Without them, your essay is baseless, but you don’t have a house just because you have the support built. This means that quotes must also be used somewhat sparingly – if you use a quote especially in a literature essay , you must expand upon it to some degree in your essay. Don’t throw out quotes and then move on – since they are meant to provide support, that means that you must explain to some extent why the quote you just used supports your argument. 3. don’t make it sound forced. read a sentence back to yourself a few times before you actually write it down.

Does it sound natural? does the quote flow well with the rest of the statement? if not, you need to re work your embedding of the quote. Keep in mind that you don’t need to quote a phrase all at once you can use parts of it throughout a sentence as well. Take this example: roosevelt often disagreed with him, saying that mckinley had the backbone of a chocolate éclair.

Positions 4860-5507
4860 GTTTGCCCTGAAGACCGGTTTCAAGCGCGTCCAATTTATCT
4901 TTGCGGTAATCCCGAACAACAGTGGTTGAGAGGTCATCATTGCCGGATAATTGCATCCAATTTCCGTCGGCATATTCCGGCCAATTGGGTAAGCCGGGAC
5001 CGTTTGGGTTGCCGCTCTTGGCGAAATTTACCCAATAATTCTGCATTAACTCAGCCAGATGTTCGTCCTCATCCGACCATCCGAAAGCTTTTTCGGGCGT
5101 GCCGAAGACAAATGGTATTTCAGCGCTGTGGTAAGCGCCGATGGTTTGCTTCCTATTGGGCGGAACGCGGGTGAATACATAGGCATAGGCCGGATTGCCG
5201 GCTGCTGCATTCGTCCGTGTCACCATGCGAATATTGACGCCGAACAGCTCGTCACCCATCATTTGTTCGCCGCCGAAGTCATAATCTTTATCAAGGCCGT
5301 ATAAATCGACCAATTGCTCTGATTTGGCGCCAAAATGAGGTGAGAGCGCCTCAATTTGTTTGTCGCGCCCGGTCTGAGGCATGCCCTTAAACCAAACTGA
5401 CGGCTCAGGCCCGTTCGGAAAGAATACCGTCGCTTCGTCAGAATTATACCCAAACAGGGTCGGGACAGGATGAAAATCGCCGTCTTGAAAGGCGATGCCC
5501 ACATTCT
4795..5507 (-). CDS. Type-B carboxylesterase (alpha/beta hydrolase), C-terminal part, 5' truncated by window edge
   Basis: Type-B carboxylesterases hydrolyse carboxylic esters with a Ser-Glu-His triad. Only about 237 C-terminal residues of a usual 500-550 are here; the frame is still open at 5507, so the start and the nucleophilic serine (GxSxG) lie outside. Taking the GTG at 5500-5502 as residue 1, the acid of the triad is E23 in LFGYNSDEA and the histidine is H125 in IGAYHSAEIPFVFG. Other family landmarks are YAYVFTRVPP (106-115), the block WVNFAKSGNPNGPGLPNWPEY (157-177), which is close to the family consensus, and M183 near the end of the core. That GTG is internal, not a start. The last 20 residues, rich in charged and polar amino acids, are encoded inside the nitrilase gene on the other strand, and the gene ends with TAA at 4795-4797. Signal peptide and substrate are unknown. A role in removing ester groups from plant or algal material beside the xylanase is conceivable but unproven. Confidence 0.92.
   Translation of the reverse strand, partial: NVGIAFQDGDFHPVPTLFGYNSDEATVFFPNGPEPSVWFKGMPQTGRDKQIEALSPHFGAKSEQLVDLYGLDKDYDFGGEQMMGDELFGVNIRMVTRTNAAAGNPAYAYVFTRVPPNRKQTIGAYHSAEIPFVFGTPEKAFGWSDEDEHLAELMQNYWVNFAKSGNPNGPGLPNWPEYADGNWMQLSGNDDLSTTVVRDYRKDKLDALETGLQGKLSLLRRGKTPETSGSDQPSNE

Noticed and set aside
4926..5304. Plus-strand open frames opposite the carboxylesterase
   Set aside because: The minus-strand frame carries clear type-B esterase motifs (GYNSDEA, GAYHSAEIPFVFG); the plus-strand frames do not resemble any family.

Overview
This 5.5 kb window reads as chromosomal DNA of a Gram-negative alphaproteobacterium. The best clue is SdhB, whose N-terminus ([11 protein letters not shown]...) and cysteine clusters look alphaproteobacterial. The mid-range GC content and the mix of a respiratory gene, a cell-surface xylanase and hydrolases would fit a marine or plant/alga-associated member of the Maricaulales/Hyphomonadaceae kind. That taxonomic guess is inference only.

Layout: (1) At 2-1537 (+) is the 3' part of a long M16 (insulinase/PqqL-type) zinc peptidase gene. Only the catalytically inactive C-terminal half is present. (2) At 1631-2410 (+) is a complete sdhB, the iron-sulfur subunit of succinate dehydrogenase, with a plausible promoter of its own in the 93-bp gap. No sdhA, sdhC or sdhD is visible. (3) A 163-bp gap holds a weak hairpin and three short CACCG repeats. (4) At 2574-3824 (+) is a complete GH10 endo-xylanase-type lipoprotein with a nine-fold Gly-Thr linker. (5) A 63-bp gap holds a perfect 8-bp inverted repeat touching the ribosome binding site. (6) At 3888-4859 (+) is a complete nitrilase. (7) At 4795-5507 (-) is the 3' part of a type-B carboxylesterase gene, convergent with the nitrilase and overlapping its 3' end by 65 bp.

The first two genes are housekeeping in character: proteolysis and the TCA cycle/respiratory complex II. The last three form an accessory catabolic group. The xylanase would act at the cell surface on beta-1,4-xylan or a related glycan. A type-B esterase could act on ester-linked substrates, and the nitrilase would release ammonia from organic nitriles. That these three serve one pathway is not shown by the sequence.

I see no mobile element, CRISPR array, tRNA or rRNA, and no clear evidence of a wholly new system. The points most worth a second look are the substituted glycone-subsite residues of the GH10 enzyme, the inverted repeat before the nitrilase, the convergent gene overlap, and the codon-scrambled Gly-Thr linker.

Though both phrases quoted in that sentence came from the same quote, they were broken up in my essay for clarity – and it is perfectly fine to do so in your own as well. Also notice that i decided to not quote the empty words from roosevelt’s statement – this is often a personal decision, but can occasionally make a paper read more smoothly even though you are essentially saying the same thing as the quote. It’s okay to change tenses in a quote. if the reason your quote doesn’t flow with the rest of your paper is because it is written in a different tense than the rest of your paper, by all means change the tense! sometimes, the content of quotes can also be unclear or sound wrong in a sentence. You can fix this in the quote itself as long as you: a      don’t change the overall meaning of the quote b      indicate that you made a change. Have you ever been reading an interview in a newspaper or magazine article and noticed that some words had brackets around them? when there are brackets around a word, it means that an author has changed the word in the quote for clarity.